For Toby Munyon, Theresa Ferraro, my parents, and all spiritual revolutionaries— past, present, and future
1. 2. 3. 4. 5. 6. 7. 8. 9. 10. 11. 12. 13. 14. 15. 16. 17. 18. 19. 20. 21. 22. 23. Preface v Acknowledgments ix Suicide Solution 1 Kids of the Black Hole 5 It’s in My Blood 13 Fuck Authority 21 Teenage Wasteland 29 No Remorse 43 LiveFast Die Young 52 Nailed to the X 65 I Need Your Shelter 76 Serve the Truth, Defy the Lie 85 My Friends Look Out for Me Like Family 89 No Spiritual Surrender 94 Who Killed Bambi? 102 Love Sick 116 The Inner Revolution 127 Wander Lust 132 Meditate and Destroy 171 Die, Die, My Darling 179 Reincarnation 213 Inside Out 221 Being Here Now 226 Death Is Not the End My Friend 235 Stay Free 242 Epilogue 247Mindfulness Meditation Instructions 249 Resources 253
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Dharma Punx is my story and it’s a story about my generation: the punks, the kids all around the world who searched for meaning and liberation in the age of Reagan, Thatcher, and the Cold War’s constant threat of total nuclear annihilation. I sought adifferent path than that of my parents. I totally rejected meditation and all the spiritual shit they built their lives on. Looking at the once idealistic hippie generation who had long since cut their hair, left the commune, and bought into the system, we saw that peace and love had failed to make any real changes in the world. In response, we felt despair and hopelessness, out of which came the punkrock movement. Seeking to rebel against our parents’ pacifism and society’s fascist system of oppression and capitalist-driven propaganda, we responded in our own way, different from those before us, creating a new revolution for a new generation. Painfully aware of the corruption in the government and inconsistencies in the power dynamics in our homes, we rebelled against our families and society inone loud and fast roar of teen angst. Unwilling to accept the dictates of the system, we did whatever we could to rebel. We wanted freedom and were willing to fight for it. The situation was compounded by the personal despair that I and so many of my generation were facing: broken homes, addicted parents, useless school teachers, and a total lack of elders to look up to. Most of our parents weretoo busy to pay attention to us as they tried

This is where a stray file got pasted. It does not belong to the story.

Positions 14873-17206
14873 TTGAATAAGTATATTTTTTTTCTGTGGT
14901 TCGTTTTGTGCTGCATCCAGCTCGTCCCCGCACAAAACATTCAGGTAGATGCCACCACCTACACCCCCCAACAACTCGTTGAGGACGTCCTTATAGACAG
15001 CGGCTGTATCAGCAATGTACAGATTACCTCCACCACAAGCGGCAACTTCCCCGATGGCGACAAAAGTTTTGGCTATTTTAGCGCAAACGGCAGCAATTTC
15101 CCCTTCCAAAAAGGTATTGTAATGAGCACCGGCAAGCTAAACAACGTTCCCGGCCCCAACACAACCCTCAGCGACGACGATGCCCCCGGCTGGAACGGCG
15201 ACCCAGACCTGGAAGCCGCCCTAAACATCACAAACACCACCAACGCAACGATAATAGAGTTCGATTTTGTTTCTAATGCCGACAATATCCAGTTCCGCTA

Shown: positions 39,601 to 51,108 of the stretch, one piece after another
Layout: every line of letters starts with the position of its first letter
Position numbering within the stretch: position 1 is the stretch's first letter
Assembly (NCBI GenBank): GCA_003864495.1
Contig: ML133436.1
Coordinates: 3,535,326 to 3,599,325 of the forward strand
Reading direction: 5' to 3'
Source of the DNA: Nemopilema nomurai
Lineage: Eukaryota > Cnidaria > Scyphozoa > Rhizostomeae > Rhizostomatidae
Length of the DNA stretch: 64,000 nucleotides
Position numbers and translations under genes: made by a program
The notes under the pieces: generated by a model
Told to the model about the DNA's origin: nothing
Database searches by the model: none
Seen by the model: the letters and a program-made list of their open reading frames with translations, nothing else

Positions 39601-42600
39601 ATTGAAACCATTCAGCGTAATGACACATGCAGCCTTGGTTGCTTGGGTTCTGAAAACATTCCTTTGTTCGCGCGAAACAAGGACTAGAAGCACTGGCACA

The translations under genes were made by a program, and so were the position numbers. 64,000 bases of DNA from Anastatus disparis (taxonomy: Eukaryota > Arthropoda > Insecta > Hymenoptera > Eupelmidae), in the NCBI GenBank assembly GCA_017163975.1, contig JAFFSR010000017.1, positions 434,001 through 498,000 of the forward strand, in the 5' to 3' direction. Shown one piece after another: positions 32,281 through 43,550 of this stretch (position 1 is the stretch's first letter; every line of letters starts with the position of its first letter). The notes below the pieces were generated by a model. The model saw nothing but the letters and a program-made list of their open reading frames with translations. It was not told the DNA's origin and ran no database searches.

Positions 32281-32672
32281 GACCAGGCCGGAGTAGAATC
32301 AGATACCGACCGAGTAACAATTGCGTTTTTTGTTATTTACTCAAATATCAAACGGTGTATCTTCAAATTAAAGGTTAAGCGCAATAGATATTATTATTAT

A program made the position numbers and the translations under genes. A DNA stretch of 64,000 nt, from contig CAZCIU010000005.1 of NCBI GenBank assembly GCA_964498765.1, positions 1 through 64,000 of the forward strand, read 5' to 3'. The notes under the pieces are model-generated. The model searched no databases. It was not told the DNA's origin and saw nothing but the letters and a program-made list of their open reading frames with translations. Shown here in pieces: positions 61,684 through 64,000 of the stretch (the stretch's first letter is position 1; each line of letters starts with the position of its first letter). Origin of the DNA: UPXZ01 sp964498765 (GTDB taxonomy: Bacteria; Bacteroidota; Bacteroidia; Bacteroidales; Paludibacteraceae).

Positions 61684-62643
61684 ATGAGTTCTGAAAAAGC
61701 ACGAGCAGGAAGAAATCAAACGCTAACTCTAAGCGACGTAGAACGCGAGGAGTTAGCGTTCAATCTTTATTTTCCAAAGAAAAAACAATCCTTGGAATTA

to survive the aftermath of the sixties or succeed in the race for riches in the seventies and eighties. In my case, my mother was battling with addiction and two broken marriages, doing her best to raise four children. My father was so dedicated to spiritual practice and service that at times it kept him from being asavailable to me as I probably needed. So I and countless others hit the streets, fueled by the music of revolution, anger, angst, fear, despair, hatred, and a total dissatisfaction with the status quo. We dyed our hair or shaved our heads, we donned a new uniform to set us apart from the mindless masses of adults and brain-dead herds of kids who were going along with the lies, buying into the greatAmerican fallacy, playing sports, going to school, and listening to the awful popular music of the eighties that carried no meaningful messages and was just another symptom of the disease of apathy and materialism that plagues our society. Drugs and booze seemed to be the only effective escape from the feelings of hopelessness and despair. Many of us went directly to narcotics as teenagers. Eatingacid like it was candy and chasing speed with cheap vodka, smoking truckloads of weed, consuming gallons of cheap beer, all in a vain attempt to get numb and stay numb. We embraced a nihilistic outlook on life. Set apart from mainstream society, we were a constant target of violence and ridicule. Fighting to survive, fighting for our views and right to be different, we often found ourselves...